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For the Ladies: What the Range Safety Videos Forgot to Mention



Public ranges tend to have a required safety video and test for new patrons. The videos cover most of the range’s rules, and the 4 rules of gun safety. It’s a sensible practice but over the years I have come to resent these cheesy videos, and wish I could bypass them. They’re great for new shooters but they’re repetitive and cheesy. Did I mention they’re cheesy? The following are several additional points, that I’ve yet to see covered in these videos, but that I believe are beneficial for those of you who are new to firearms.


Stay calm.

You want to feel calm at the range. Too much nervousness and you’ll not be able to focus. Gunfire is loud, and is further amplified at an indoor range. There may be moving targets, a crowded bay, or someone getting yelled at by an RSO for breaking the rules. There will be a lot going on, and you need to stay calm. However, a touch of fearfulness is a good thing. Fear keeps you mindful of safety.

Don’t react.

Hot casings and fragments from ricochets might hit you, but you need not react. Panicking while a hot casing burns you can make for a dangerous situation. Stay calm, always. If hot brass has fallen down your shirt, and you’re actively feeling your skin blistering, you can either ignore it, or you can safely place your gun down, step back, and then address the burning brass. Never react to something that has startled you by panicking and pulling the trigger.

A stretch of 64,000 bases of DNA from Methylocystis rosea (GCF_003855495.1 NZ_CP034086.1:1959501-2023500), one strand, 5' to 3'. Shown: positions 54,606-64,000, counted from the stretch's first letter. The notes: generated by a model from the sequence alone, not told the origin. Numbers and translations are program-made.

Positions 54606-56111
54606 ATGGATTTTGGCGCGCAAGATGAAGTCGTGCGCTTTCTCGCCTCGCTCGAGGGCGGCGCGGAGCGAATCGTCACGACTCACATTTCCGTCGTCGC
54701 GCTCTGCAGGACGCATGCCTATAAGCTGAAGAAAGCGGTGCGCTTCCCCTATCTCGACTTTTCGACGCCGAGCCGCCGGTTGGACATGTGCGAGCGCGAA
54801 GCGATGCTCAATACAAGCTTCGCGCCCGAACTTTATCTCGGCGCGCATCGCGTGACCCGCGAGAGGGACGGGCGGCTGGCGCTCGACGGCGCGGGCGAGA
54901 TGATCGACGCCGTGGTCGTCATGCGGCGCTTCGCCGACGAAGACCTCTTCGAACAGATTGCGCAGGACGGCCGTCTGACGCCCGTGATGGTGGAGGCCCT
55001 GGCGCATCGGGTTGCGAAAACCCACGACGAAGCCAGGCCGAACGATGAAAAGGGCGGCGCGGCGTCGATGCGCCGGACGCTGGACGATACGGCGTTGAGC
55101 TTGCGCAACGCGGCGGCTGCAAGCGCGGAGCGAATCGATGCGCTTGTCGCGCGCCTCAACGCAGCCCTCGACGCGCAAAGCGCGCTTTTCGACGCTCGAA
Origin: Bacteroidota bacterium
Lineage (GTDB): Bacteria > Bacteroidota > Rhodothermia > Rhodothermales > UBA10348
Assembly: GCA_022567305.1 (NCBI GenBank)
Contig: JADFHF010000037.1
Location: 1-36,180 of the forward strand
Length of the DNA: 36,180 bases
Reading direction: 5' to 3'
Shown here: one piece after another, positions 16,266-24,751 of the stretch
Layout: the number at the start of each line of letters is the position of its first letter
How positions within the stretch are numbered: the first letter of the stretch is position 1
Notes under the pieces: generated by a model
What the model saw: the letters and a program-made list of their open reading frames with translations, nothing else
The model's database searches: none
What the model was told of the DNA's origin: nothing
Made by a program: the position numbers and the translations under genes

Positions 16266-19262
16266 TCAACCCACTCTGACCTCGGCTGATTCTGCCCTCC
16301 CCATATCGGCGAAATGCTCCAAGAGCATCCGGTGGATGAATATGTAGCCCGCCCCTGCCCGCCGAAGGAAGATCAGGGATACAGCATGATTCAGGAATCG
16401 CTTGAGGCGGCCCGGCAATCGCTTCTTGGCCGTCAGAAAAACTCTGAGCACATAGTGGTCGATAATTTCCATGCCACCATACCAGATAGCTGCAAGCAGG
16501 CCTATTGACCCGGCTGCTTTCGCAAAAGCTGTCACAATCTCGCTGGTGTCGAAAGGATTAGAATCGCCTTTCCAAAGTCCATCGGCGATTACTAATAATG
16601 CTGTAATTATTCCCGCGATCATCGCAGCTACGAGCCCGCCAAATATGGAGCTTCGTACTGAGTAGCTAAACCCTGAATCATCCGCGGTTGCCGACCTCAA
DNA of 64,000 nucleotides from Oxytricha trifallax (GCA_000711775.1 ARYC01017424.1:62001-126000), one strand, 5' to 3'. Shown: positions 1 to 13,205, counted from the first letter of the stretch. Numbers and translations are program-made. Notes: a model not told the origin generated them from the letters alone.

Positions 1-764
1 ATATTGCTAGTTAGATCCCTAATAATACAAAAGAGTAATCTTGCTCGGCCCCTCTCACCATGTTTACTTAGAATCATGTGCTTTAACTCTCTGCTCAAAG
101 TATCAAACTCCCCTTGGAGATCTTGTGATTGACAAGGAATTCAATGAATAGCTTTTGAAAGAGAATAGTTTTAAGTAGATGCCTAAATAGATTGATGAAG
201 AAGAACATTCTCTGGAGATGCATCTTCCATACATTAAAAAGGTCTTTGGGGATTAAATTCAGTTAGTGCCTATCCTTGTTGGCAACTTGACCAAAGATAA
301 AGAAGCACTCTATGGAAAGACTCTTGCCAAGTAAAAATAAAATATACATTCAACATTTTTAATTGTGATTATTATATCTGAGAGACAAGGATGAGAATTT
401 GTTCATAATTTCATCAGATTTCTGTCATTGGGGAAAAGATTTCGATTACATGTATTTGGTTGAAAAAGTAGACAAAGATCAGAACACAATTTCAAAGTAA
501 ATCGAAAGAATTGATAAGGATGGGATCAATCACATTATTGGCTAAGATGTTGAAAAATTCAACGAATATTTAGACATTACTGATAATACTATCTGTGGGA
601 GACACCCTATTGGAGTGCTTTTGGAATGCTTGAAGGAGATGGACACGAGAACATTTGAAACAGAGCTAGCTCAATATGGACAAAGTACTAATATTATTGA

Start with one bullet.

Only load a single bullet for your first shot. This exercise can help you feel less intimidated about the recoil, noise, and the process as a whole. It’s a simple method to rid you of those first shot jitters that many new shooters feel. Repeat as necessary.


There is no rush.

If your hands are sweaty or tired, or you’re overthinking pulling the trigger, etc., place the gun down. There really is no rush. If you’re hitting the range for an hour, and you spend the majority of your time placing the gun down, the hour was not wasted. The hour was spent learning to be comfortable at the range, and only shooting when you felt ready. I promise you, that is a successful day at the range.


I hope these points help you have positive experiences mastering the fundamentals, and that the safe handling of firearms becomes second nature to you. Watch for my blog next week about learning to shoot with acquaintances versus professional instruction.

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